Wednesday, February 2, 2011

I Never Remember My Dreams

Dear Peregrin,

I never remember my dreams. Is there anything I can do?

More Dreamers Than I Can Count

Good morning, Dreamers.

I get letters like the one above so frequently that I thought I should address all the memory techniques at once. Rest assured, one and all, that you do indeed dream every night - several times!

The average Rapid Eye Movement (REM) cycle is about 90 minutes. What this means is, every 90 minutes of sleep your brain goes into overdrive. Voluntary muscle control is effectively blocked everywhere except for the eyes, which have a much more direct nerve path into your brain. This is when you have the most vivid dreams - current research is showing that you can dream at other times, too, but you are much more likely to remember dreams during the REM phase.

So, if you dream so much, why can't you remember any of them?

One possible answer is simply that your timing is off. If you finish the REM phase before you wake up, you're just out of luck - that dream is gone. Try setting your alarm a few minutes earlier than usual - or later than usual if you can spare the time for it.

If this doesn't work, then don't despair. Since the REM phase can be as short as 5 minutes, you can easily miss it. So if you wake up and still don't remember any dreams, hit the snooze button and just lie there, drifting. If you're like most people, in those 10 minutes of snooze you should enter what is called a hypnagogic know: snoozing. Dreams often occur during this time, even though you never fully fall asleep. In fact, you can have this type of dream while fully awake: it's called a daydream.

Suppose, though, that you don't snooze well and you still can't hit that REM window. Well, if you have a devoted partner who doesn't mind watching you closely while you sleep for a couple of hours, then this extremely loving individual could watch for your eyes to start moving under their lids and wake you after a couple of minutes of this. However, expect this person to agree to this dull activity no more than once before rebelling.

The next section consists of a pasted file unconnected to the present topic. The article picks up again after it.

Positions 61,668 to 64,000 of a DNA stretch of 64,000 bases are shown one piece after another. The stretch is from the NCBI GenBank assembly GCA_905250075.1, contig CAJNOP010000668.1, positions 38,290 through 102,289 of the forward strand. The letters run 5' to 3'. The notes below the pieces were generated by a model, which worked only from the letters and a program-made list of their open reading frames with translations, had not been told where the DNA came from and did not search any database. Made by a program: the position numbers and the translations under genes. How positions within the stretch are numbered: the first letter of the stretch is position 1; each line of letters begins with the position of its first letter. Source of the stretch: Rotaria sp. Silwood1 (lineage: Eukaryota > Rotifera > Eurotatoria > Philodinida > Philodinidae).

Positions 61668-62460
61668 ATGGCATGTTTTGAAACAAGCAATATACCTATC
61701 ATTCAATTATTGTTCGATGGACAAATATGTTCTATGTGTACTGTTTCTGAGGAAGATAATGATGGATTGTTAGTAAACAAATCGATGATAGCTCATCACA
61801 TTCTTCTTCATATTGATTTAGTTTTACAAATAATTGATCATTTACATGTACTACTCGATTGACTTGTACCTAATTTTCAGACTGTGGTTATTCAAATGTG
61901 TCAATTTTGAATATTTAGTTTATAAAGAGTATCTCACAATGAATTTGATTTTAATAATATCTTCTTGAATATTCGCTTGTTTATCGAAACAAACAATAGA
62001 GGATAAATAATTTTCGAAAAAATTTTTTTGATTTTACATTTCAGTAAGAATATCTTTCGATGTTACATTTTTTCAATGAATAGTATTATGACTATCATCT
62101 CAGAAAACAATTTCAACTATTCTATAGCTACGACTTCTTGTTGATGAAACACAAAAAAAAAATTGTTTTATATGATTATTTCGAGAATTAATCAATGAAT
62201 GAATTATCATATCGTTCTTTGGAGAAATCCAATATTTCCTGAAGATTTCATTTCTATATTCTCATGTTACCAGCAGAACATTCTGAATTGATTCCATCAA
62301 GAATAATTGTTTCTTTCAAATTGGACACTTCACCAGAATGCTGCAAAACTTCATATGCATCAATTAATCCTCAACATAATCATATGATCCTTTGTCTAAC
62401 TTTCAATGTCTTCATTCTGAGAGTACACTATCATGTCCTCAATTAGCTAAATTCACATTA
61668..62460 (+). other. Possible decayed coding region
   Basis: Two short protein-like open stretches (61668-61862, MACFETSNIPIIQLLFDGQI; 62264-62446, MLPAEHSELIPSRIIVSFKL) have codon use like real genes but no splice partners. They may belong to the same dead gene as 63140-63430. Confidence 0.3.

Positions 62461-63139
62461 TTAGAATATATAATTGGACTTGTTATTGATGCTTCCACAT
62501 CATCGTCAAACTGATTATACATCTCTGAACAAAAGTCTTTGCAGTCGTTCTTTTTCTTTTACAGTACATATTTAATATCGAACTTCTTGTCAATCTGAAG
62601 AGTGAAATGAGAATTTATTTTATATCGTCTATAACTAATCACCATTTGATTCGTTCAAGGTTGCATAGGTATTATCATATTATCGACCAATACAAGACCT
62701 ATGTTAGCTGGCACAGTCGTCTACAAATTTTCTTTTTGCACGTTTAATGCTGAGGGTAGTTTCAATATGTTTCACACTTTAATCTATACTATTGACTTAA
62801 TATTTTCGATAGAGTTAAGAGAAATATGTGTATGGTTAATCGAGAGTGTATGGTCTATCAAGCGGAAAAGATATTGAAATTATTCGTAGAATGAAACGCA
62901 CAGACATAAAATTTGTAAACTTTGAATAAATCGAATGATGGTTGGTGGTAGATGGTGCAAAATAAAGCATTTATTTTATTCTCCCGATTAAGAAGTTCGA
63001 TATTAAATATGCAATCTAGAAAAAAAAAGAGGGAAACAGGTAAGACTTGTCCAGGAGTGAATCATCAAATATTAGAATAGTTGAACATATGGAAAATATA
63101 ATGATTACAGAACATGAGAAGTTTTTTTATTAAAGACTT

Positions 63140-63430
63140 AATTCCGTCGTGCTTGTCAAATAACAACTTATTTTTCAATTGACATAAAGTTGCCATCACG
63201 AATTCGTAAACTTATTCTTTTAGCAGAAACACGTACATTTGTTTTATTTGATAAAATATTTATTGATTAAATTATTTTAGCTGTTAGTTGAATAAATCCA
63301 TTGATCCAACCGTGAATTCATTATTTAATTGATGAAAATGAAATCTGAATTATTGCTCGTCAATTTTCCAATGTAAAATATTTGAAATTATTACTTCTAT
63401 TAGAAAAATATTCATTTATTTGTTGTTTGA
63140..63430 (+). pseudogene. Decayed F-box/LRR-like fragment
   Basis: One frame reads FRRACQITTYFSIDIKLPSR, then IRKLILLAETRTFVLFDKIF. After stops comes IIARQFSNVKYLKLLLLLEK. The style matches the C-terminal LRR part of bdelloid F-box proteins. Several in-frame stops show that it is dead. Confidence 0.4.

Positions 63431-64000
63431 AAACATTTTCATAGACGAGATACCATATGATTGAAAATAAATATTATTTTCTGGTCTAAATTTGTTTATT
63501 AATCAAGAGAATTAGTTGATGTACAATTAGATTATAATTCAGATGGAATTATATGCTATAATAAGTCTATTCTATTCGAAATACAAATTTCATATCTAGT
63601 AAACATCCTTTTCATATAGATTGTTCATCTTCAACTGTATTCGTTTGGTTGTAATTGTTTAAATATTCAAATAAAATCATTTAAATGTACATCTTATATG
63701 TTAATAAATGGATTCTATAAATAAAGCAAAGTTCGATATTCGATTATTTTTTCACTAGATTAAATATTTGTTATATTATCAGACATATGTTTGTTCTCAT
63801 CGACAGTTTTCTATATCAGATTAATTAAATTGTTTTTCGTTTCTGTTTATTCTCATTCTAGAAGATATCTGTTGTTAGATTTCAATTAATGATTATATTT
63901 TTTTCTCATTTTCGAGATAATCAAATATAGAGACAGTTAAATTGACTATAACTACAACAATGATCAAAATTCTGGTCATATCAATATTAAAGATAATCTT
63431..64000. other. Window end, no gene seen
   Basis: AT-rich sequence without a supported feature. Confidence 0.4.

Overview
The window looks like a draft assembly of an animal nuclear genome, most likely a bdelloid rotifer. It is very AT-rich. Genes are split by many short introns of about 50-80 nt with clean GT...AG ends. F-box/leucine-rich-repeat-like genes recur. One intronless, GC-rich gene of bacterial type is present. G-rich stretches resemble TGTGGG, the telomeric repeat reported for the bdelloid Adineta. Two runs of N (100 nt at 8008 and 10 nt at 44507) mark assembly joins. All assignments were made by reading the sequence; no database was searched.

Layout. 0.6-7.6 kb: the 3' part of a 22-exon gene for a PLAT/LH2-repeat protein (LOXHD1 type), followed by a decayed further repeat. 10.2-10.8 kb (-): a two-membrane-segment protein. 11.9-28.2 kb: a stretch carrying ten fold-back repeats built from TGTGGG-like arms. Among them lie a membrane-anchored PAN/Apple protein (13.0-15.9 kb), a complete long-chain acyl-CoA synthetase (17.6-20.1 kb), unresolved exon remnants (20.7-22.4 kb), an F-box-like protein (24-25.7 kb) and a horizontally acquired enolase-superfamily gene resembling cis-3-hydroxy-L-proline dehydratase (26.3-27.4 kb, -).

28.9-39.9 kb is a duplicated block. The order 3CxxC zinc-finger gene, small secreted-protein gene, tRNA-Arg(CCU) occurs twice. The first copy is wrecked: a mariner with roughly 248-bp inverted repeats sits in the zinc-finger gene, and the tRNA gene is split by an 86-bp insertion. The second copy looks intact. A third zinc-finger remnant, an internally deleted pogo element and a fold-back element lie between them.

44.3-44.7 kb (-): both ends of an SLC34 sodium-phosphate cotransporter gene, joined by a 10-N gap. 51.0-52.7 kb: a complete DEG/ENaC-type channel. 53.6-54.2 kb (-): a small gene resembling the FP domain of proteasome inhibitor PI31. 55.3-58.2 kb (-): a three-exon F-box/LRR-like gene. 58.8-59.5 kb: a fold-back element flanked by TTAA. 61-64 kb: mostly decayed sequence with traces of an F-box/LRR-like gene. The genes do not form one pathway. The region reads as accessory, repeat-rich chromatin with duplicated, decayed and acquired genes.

Of course, you could get a kitten. I love this story: One person with this exact problem was awakened during REM phase by her new pet kitten. The feline could not resist batting at the slightly moving eyelids of her sleeping mistress. Instant dreamer! But I do hope the kitten's claws were sheathed.

You also need to make sure that you're getting your vitamins. You could be walking around with a vitamin B6 deficiency. If this vitamin sounds familiar, it should: B6 enhances memory. According to Dr. Atkin's Nutritional Breakthrough , you should slowly increase your intake of B6 until you are remembering your dreams four times a week - any less and you may not be feeding your brain right. Start with a 5mg supplement, and if this doesn't help after a week then add 5mg. If, after taking this supplement for a while, you start to notice a persistent tingling in your fingers and toes, then decrease your intake and consult your doctor. There's a lot of controversy over just exactly how much B6 is too much - my doctor says that it shouldn't be dangerous at any level - but in any case we don't want anyone hurt. If you do experience a toxic effect, it should be compeletely reversible. Fair enough?

I also want to stress that you shouldn't ignore your other health needs - a daily multivitamin supplement isn't a bad idea for nearly anyone.

We can also take a page from Creative Dreaming , by Dr. Patricia Garfield.

Before sleeping, tell yourself - firmly - "I will have a dream tonight." This method requires some patience. While some people see results immediately, others can take as long as a month.
Once you discover that you are indeed a full-time dreamer, keep a journal of your dreams. Put a notebook and a pen right out where you can get to them without getting out of bed. If you can, get a light-up pen so you don't have to turn on a light. As soon as you awake with any memory of a dream, write it down. Do this before you arise, even before you move around very much. As you progress, you will find that you will remember dreams more and more often, and in greater detail. Then, if you like, you can begin to explore this new world that you have found. Many people have found that they can exercise a level of control over their dreams...but that's a topic for a different day.

Pleasant dreams,


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